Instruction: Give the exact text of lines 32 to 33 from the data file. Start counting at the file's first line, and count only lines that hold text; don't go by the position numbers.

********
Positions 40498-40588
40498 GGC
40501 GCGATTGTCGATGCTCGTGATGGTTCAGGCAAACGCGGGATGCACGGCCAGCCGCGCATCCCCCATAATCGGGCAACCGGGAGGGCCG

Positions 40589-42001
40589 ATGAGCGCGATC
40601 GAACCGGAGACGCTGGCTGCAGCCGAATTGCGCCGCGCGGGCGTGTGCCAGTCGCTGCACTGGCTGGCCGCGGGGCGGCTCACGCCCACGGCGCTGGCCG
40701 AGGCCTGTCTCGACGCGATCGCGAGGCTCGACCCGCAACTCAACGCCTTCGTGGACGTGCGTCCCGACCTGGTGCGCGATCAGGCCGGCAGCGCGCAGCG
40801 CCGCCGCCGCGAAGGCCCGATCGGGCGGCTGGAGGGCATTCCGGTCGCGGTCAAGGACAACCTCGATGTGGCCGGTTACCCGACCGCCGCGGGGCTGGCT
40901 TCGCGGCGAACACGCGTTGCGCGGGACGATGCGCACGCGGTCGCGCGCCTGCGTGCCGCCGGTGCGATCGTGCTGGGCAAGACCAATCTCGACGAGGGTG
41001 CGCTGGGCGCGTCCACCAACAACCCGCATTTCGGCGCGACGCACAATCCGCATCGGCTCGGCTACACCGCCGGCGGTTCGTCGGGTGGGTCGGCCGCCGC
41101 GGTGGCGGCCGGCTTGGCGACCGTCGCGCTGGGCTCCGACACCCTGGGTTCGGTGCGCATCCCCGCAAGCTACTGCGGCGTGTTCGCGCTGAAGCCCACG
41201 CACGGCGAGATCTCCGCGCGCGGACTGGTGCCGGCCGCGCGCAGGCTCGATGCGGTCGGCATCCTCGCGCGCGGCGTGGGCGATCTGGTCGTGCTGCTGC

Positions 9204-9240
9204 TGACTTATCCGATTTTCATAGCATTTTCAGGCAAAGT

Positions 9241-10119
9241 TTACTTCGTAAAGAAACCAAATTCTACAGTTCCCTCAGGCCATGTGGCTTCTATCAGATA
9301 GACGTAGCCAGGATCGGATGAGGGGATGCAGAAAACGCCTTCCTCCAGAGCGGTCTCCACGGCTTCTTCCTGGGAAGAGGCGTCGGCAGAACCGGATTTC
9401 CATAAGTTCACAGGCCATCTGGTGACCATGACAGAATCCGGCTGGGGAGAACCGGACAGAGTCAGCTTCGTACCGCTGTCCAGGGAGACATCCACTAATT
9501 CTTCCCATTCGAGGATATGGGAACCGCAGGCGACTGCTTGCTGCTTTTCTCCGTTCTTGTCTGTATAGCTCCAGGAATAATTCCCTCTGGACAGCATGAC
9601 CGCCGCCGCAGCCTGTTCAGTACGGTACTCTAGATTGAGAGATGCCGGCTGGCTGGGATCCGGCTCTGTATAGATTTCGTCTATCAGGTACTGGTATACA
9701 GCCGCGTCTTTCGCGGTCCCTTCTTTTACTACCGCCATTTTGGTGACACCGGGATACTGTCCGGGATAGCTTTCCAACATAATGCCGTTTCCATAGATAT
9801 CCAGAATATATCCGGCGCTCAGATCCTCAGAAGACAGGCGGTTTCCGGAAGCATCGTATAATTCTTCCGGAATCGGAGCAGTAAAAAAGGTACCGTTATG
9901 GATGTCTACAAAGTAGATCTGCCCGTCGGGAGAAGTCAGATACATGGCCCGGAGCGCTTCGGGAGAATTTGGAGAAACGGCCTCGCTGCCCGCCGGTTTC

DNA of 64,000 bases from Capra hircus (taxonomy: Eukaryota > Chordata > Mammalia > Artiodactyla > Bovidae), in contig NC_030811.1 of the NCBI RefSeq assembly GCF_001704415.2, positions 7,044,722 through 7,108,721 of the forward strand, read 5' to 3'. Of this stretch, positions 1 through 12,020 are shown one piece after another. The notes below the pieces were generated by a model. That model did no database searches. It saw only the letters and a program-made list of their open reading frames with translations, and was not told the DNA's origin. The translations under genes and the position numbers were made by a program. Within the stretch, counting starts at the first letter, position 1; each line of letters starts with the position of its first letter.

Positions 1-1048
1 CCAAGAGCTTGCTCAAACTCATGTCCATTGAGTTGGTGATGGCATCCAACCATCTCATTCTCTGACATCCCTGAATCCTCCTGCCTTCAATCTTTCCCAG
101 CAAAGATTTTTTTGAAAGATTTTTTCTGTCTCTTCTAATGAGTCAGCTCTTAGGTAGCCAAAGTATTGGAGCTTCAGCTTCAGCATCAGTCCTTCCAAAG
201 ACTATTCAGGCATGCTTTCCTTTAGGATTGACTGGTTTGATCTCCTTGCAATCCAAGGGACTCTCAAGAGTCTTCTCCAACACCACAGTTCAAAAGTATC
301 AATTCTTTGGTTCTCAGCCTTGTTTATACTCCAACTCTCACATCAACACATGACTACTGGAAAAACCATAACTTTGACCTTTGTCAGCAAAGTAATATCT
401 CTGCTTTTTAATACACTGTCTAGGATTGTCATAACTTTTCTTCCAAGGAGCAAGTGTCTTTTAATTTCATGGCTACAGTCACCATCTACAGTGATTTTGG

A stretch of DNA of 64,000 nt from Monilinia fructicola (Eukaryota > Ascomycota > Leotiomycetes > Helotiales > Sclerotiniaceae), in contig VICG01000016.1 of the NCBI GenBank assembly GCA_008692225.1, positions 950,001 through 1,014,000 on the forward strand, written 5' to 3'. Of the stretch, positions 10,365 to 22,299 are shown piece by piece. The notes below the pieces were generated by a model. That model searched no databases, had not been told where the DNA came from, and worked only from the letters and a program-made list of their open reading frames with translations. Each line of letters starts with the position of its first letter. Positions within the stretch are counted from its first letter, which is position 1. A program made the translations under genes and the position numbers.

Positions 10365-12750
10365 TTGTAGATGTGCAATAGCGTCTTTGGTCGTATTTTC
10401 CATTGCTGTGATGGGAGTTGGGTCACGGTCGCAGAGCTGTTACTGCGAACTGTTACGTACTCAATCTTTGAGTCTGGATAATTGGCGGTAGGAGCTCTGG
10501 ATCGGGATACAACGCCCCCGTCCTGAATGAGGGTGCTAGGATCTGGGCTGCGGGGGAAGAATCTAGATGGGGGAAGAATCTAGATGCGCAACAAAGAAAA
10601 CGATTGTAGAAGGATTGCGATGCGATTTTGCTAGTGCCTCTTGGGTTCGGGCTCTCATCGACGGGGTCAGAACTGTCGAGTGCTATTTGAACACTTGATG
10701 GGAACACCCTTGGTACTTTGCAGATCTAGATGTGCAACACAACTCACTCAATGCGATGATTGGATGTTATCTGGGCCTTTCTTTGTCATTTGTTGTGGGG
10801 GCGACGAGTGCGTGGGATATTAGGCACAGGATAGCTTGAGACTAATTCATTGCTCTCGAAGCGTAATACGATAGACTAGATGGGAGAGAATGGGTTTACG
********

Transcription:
Positions 10365-12750
10365 TTGTAGATGTGCAATAGCGTCTTTGGTCGTATTTTC